Another day gone in a flash. Back at the doctor for more blood tests this morning, monitoring this pre-diabetes issue. Every time I go there I leave behind at least four vials of my blood, it’s not a good pattern. It’s amazing I don’t run out! One of the tests we did was for magnesium level. Did you know that magnesium deficiency can contribute to insulin resistance? If you are having problems with the regulation of your blood sugar it is worth checking in to.
At 6:30 after running around all day, speaking to clients, stuffing lunch down my face and getting some much needed work done, working out was not at the top of my list. But I took the day off yesterday so there was no arguing with the gym as it called to me. I am hyper-sensitive to exercise. If I let a couple of days go by without getting it things cease working properly. Including my brain. Exercise is crucial to regulating blood sugar. So there you have it. I went to the gym.
Once I got there, as always, it felt good to be working out. I felt strong! But even feeling as good as it did to sweat, as I ran, I thought “I’ll cut it short so I don’t use up too much energy and I can still get a really tough workout in tomorrow morning.” What? That just doesn’t make sense. Do you ever do this? Why save energy for the next workout when you could just give everything to one you’re doing right then and there? Because it’s easier to procrastinate? It’s not like I have a race tomorrow. I’ll just give it everything I have now and I’ll give it everything I have tomorrow and if I am dead tired and just can’t move another minute, I can stop. I actually think I would have stopped tonight if I hadn’t thought of a book I recently read. It’s about writing, but the message translates to just about anything:
Anne Dillard has said that day by day you have to give the work before you all the best stuff you have, not saving up for later projects. If you give freely, there will always be more. This is a radical proposition that runs so contrary to human nature, that I personally keep trying to find loopholes in it. But it is only when I go ahead and decide to shoot my literary, creative wad on a daily basis that I get any sense of full presence, of being Zorba the Greek at the keyboard. Otherwise I am a wired little rodent squirreling things away, hoarding and worrying about supply. Arthritis forms in my hands and in the hands my mind is using to shape things…
You are going to have to give and give and give, or there’s no reason for you to be writing. You have to give from the deepest part of yourself, and you are going to have to go on giving, and the giving is going to have to be its own reward. There is no cosmic importance to your getting something published, but there is in learning to be a giver.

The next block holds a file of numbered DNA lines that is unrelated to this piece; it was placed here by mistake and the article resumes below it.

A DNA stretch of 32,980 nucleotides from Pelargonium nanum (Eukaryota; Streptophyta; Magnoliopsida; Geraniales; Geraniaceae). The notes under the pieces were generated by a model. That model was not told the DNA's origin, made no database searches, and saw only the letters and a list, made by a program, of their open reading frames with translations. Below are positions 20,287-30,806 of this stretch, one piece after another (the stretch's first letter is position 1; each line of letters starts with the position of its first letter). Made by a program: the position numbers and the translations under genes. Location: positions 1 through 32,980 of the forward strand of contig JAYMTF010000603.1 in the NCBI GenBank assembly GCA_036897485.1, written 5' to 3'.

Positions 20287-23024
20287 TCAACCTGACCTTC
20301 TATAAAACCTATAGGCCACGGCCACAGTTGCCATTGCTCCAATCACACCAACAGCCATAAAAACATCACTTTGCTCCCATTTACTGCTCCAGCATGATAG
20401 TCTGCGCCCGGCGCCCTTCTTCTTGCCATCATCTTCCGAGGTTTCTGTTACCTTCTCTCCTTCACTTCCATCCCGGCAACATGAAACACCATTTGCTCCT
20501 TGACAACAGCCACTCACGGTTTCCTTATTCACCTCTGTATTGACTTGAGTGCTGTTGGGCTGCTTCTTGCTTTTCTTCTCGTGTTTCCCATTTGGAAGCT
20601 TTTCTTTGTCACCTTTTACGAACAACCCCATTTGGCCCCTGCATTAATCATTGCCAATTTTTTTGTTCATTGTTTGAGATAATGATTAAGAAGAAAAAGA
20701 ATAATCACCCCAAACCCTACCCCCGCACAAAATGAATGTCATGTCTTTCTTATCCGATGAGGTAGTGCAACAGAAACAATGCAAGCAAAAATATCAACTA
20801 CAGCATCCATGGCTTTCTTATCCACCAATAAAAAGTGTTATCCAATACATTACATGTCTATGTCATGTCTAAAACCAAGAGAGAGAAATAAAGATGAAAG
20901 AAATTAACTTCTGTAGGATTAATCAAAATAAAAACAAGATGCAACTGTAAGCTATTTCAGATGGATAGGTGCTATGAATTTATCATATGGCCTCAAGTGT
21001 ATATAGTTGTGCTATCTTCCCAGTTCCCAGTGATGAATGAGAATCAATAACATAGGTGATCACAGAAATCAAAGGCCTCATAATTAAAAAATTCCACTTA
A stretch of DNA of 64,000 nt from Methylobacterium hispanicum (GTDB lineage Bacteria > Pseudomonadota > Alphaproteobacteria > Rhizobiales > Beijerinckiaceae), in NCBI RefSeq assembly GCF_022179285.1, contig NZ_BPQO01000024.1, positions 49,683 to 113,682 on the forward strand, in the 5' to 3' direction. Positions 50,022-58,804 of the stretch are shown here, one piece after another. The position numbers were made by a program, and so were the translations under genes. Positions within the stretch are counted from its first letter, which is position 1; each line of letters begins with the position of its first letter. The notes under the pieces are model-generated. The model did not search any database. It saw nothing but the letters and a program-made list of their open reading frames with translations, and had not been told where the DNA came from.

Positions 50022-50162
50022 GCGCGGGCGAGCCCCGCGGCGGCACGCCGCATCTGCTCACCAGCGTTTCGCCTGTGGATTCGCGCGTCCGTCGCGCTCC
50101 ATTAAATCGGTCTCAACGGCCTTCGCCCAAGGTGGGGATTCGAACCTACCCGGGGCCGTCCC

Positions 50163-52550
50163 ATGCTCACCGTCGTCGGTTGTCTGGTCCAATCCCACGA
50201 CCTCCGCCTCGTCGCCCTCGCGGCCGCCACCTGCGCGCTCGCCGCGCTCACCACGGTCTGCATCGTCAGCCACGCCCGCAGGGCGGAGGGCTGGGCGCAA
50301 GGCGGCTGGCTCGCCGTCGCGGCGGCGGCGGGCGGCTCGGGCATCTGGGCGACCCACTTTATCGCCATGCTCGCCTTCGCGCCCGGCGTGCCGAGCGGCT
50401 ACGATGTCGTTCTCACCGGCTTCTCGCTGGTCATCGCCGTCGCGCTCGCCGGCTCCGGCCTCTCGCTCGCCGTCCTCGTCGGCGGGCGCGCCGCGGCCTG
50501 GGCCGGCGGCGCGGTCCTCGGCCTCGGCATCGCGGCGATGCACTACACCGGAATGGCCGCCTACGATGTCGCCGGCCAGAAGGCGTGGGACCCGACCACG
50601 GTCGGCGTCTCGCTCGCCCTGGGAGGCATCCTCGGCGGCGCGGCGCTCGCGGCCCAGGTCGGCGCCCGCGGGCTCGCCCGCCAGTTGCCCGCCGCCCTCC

from bird by bird by Anne Lamott
And so on I went for an additional 15 minutes. Good heart-pumping music on my iPod didn’t hurt, either. And yes I really did have this deep thought on the treadmill. I come up with some of my best ideas when running! Like continuing to run, for one. On this particular evening, I actually took it a little farther. I started thinking about what Matt Frazier writes on his No Meat Athlete website about moderation. This time the message is about veganism but, again, the message translates to so many other things. (You can read the inspiring posts here and here, and you should.) He’s so right. Why settle for moderation? You can accomplish so much more when you don’t.
Getting home at 8:30 I quickly threw together something surprisingly delicious! It’s so easy when you have the right things handy.
I boiled some whole grain buckwheat in one pot. Meanwhile I chopped up Brussels sprouts and onions and stuck them in a pan with some coconut oil and then, just at the end, added a little bit of balsamic. Threw it all together and added a few walnuts. Done in minutes! So simple.
Side note: I went to a screening of Forks over Knives the other night. It was great! I highly recommend seeing it when it comes out. The movie is about the prevalence of “diseases of affluence” that are taking over our society, how diabetes rates are soaring and are affecting people younger and younger and how such a large number of people are on drugs for things that could be reversed (and could have been prevented in the first place) through a diet of whole foods. It emphasizes a diet of plant-based foods and the importance of getting away from processed foods. The film largely covers the work of Dr. Colin Campbell (of China Study fame) and Dr. Caldwell Esselstyn. I am so glad I saw it.